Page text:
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Mr. Tyrie: To ask the Secretary of State for Scotland on how many occasions between 31 March 2003 and 31 March 2004 departmental special advisers travelled (a) domestically and (b) abroad in an official capacity; what places were visited; and how much each visit cost. 
Mrs. McGuire: Details of the places visited by Scotland Office special advisers within the UK are not held separately and could be provided only at disproportionate cost. However, in the year to 31 March 2004, the total cost of travel by special advisers within the UK was £16,841; most of this relates to travel between Scotland and London. In the same period, no special advisers travelled abroad in an official capacity.
Charles Hendry: To ask the Secretary of State for Scotland what the (a) cost to the Department, (b) title and (c) location was of each training course organised by his Department for its staff in each financial year since 199798. 
Mrs. McGuire: The Scotland Office was established on 1 July 1999. The Scottish Executive and the Department for Constitutional Affairs provide training and development opportunities for Scotland Office staff.
Charles Hendry: To ask the Secretary of State for Scotland what financial penalties were paid in each financial year since 199798 to training providers by the Department for training courses prepared for its staff which were subsequently cancelled at the Department's request. 
John Thurso: To ask the Secretary of State for Scotland how many video conferencing units are installed in the Department; what percentage of offices have these facilities in each case; and what plans there are to increase the number. 
Mr. Milburn: Since my appointment as Chancellor of the Duchy of Lancaster, I have had a range of official meetings including meetings with ministerial colleagues relating to my cross-Government role in the co-ordination of Government policy; my responsibilities for the work of the Strategy Unit and the Policy Directorate; my Duchy of Lancaster role; and my membership of Cabinet.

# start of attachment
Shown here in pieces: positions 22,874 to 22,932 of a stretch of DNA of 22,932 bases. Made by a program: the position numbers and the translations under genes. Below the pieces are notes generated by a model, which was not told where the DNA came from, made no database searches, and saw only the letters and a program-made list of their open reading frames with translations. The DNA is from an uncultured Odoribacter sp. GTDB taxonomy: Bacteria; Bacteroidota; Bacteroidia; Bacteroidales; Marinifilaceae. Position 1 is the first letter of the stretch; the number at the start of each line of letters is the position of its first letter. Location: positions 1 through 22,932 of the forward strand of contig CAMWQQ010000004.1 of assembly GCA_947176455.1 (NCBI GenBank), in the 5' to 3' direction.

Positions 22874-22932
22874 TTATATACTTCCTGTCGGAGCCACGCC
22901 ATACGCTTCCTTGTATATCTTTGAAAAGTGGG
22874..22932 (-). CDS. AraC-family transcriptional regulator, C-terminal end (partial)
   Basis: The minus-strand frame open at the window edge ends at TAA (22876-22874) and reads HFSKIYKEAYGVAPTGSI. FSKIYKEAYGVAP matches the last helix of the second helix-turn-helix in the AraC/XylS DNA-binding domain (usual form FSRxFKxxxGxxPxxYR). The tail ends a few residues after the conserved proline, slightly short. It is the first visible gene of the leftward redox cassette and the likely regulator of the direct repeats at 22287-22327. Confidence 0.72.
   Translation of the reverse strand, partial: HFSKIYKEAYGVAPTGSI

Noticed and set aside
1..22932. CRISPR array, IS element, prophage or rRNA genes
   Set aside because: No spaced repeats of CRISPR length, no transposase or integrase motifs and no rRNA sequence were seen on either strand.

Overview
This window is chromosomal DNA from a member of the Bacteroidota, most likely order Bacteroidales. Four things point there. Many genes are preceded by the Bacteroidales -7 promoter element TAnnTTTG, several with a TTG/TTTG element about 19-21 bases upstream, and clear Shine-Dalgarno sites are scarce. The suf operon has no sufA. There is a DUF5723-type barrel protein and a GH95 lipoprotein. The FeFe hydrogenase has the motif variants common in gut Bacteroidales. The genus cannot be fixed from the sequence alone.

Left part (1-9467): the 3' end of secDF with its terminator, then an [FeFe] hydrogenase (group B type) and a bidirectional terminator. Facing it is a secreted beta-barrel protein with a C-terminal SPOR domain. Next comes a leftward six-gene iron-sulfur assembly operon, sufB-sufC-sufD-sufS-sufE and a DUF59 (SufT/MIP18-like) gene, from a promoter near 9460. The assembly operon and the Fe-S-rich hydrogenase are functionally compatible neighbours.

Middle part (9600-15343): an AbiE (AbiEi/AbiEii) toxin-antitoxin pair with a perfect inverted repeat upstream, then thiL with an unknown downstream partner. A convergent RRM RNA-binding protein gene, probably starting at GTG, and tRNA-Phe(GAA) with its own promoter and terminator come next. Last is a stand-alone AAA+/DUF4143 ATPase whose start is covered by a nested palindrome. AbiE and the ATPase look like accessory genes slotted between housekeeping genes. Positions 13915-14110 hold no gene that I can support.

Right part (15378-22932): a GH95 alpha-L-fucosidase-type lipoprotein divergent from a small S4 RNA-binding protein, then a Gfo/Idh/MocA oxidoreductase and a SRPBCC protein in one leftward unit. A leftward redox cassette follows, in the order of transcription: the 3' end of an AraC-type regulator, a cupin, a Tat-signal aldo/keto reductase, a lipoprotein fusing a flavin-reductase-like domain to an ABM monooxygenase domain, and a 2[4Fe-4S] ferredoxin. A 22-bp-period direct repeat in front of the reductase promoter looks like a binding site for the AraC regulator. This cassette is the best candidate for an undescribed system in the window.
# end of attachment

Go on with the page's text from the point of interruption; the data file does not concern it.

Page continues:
Mr. Milburn: Since my appointment as Chancellor of the Duchy of Lancaster, I have had a range of official meetings including meetings with Cabinet colleagues relating to my cross-Government role in the co-ordination of Government policy; my responsibilities for the work of the Strategy Unit and the Policy Directorate; my Duchy of Lancaster role; and my membership of Cabinet.
As at April 2004, 8.2 per cent. of staff across the Civil Service came from ethnic minority backgrounds, higher than the 7.3 per cent. in the United Kingdom economically active population.
21 Dec 2004 : Column 1637W
There is still under-representation at senior levels, but we have doubled the proportion of staff from minority ethnic backgrounds since 1998, from 1.6 per cent. to 3.3 per cent. We have set new targets as part of the recent Spending Round to ensure we sustain and accelerate progress.
Mr. David Stewart: To ask the Minister for the Cabinet Office if he will make a statement on the Government's proposed reform of Civil Service pensions, with particular reference to the effects on lower earners. 
Mr. Miliband: The document "Building a sustainable future" sets out the Cabinet Office's proposals for changes to the Civil Service pension arrangements. It also initiates a consultation exercise with scheme members, the Civil Service unions and employers. The proposed arrangements will be fairer between civil servants. Lower earners are one of the groups who are likely to benefit.
Dr. Julian Lewis: To ask the Minister for the Cabinet Office whether it is the policy of the Department to retain for the benefit of future (a) historians and (b) applicants under the Freedom of Information Act 2000 the same (i) complete categories of files, (ii) numbers of files and (iii) representative examples of files from categories of files destroyed as had been preserved prior to the passage of that Act. 
Mr. Miliband [holding answer 8 December 2004]: In accordance with the Public Records Act 1958 S.3, the selection of records of enduring historical value for permanent preservation at the National Archives (TNA) will continue to take place in the Cabinet Office under the guidance and supervision of TNA staff. The Department will also comply with the Code of Practice on Records Management, issued by the Lord Chancellor under S.46 of the Freedom of Information Act 2000, which underlines the importance of having clear selection policies and disposal schedules in place.
Dr. Julian Lewis: To ask the Minister for the Cabinet Office what changes have been promulgated in each of the past five years to the guidelines or other criteria for the retention or destruction of departmental files. 
Mr. Miliband [holding answer 8 December 2004]: Since 1999, the Cabinet Office has produced 79 schedules for the disposal of records which are specific to the Department's administrative activities. Departmental records are also disposed of in accordance with over 20 guidance notes produced by the National Archives (TNA) over the last five years, including guidance on disposal schedules. Further details of this guidance can be found on TNA's website at: http://www.nationalarchives.gov.uk/recordsmanagement/advice.
It is our intention that schemes which were exempt from the Minimum Funding Requirement provisions under the 1995 Pensions Act will not be eligible for the Pension Protection Fund. We would expect therefore that the Parliamentary Contributory Pension Fund, which provides pension benefits for MPs and Ministers, will not participate in the Pension Protection Fund.
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